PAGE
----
Focus, exhaustivity and existence in Akan, Ga and Ngamo

Mira Grubic 1 , Agata Renans 2 ,  and Reginald Akuoko Duah 3
  • 1 Linguistics Department, University of Potsdam, Karl-Liebknecht-Str. 24-25, 14476, Potsdam, Germany
  • 2 Sprachwissenschaftliches Institut, Ruhr-Universität Bochum, Universitätsstr. 150, 44801, Bochum, Germany
  • 3 Department of Linguistics, University of Ghana, Legon, P.O. Box LG 61, Legon, Accra, Ghana
Mira Grubic
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  • Linguistics Department, University of Potsdam, Karl-Liebknecht-Str. 24-25, 14476, Potsdam, Germany
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, Agata Renans
  • Sprachwissenschaftliches Institut, Ruhr-Universität Bochum, Universitätsstr. 150, 44801, Bochum, Germany
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and Reginald Akuoko Duah

Abstract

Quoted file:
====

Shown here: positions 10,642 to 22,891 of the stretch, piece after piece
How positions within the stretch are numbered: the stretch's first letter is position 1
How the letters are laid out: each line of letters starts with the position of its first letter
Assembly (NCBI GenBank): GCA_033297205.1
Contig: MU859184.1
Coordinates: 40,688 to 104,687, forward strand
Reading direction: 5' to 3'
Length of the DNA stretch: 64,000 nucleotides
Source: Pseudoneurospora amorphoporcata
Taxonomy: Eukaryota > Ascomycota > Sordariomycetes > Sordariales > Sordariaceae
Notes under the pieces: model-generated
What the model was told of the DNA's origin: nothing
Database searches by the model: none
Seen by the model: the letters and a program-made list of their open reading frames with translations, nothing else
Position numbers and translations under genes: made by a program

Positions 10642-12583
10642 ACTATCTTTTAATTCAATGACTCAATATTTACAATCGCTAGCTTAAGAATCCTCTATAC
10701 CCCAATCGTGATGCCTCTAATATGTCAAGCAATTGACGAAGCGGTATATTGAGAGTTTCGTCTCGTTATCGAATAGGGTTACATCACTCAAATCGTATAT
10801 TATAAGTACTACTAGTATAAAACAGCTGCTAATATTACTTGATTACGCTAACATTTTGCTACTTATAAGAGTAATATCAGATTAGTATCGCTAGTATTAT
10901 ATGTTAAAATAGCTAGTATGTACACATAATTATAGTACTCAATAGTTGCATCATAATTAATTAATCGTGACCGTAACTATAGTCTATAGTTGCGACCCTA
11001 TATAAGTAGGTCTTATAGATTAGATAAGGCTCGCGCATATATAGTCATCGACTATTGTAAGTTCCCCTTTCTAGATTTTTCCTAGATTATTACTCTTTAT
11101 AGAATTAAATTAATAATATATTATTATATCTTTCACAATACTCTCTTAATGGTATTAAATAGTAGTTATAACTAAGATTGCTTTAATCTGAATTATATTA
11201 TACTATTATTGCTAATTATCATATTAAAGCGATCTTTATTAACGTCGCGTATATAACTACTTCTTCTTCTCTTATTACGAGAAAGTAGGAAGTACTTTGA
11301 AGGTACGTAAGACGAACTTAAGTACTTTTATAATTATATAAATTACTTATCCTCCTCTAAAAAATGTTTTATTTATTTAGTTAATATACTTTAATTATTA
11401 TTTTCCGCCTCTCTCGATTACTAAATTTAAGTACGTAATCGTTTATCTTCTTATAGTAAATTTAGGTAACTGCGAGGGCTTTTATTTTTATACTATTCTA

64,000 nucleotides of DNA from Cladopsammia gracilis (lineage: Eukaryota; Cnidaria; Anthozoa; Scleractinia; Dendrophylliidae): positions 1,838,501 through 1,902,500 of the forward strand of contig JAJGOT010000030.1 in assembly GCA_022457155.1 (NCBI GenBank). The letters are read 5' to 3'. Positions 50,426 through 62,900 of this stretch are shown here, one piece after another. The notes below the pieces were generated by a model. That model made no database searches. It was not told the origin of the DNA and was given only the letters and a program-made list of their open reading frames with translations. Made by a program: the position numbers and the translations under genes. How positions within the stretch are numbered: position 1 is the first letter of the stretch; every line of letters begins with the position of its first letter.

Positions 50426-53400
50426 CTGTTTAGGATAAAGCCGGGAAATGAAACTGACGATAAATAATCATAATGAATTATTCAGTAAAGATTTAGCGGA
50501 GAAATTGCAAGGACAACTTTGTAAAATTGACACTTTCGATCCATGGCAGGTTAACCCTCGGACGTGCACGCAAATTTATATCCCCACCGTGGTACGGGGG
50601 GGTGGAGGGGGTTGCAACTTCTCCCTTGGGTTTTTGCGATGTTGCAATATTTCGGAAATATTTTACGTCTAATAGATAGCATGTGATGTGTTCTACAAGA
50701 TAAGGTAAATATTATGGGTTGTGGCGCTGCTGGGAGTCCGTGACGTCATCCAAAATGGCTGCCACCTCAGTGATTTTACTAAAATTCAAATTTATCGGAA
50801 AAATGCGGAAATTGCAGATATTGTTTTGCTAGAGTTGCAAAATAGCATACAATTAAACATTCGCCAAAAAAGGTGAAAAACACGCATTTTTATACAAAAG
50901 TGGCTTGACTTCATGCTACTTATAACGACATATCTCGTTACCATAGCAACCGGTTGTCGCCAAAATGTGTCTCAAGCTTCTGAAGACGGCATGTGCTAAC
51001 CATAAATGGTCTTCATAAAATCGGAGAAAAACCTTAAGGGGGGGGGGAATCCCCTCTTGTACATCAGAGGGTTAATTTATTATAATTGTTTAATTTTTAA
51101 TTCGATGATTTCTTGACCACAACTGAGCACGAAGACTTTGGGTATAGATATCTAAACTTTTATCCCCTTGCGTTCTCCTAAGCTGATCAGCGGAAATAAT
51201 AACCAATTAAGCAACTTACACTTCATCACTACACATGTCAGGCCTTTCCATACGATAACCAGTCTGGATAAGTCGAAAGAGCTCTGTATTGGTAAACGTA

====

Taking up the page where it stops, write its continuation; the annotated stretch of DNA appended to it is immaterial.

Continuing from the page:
This paper discusses the relation between focus marking and focus interpretation in Akan (Kwa), Ga (Kwa), and Ngamo (West Chadic). In all three languages, there is a special morphosyntactically marked focus/background construction, as well as morphosyntactically unmarked focus. We present data stemming from original fieldwork investigating whether marked focus/background constructions in these three languages also have additional interpretative effects apart from standard focus interpretation. Crosslinguistically, different additional inferences have been found for marked focus constructions, e.g. contrast (e.g. Vallduví, Enric & Maria Vilkuna. 1997. On rheme and kontrast. In Peter Culicover & Louise McNally (eds.), The limits of syntax (Syntax and semantics 29), 79–108. New York: Academic Press; Hartmann, Katharina & Malte Zimmermann. 2007b. In place – Out of place: Focus in Hausa. In Kerstin Schwabe & Susanne Winkler (eds.), On information structure, meaning and form, 365–403. Amsterdam & Philadelphia: John Benjamins.; Destruel, Emilie & Leah Velleman. 2014. Refining contrast: Empirical evidence from the English it-cleft. In Christopher Piñón (ed.), Empirical issues in syntax and semantics 10, 197–214. Paris: Colloque de syntaxe et sémantique à Paris (CSSP). http://www.cssp.cnrs.fr/eiss10/), exhaustivity (e.g. É. Kiss, Katalin. 1998. Identificational focus versus information focus. Language 74(2). 245–273.; Hartmann, Katharina & Malte Zimmermann. 2007a. Exhaustivity marking in Hausa: A re-evaluation of the particle nee/cee. In Enoch O. Aboh, Katharina Hartmann & Malte Zimmermann (eds.), Focus strategies in African languages: The interaction of focus and grammar in Niger-Congo and Afro-Asiatic (Trends in Linguistics 191), 241–263. Berlin & New York: Mouton de Gruyter.), and existence (e.g. Rooth, Mats. 1999. Association with focus or association with presupposition? In Peter Bosch & Rob van der Sandt (eds.), Focus: Linguistic, cognitive, and computational perspectives, 232–244. Cambridge: Cambridge University Press.; von Fintel, Kai & Lisa Matthewson. 2008. Universals in semantics. The Linguistic Review 25(1–2). 139–201). This paper investigates these three inferences. In Akan and Ga, the marked focus constructions are found to be contrastive, while in Ngamo, no effect of contrast was found. We also show that marked focus constructions in Ga and Akan trigger exhaustivity and existence presuppositions, while the marked construction in Ngamo merely gives rise to an exhaustive conversational implicature and does not trigger an existence presupposition. Instead, the marked construction in Ngamo merely indicates salience of the backgrounded part via a morphological background marker related to the definite determiner (Schuh, Russell G. 2005. Yobe state, Nigeria as a linguistic area. Annual Meeting of the Berkeley Linguistics Society 31(2). 77–94; Güldemann, Tom. 2016. Maximal backgrounding=focus without (necessary) focus encoding. Studies in Language 40(3). 551–590). The paper thus contributes to the understanding of the semantics of marked focus constructions across languages and points to the crosslinguistic variation in expressing and interpreting marked focus/background constructions.

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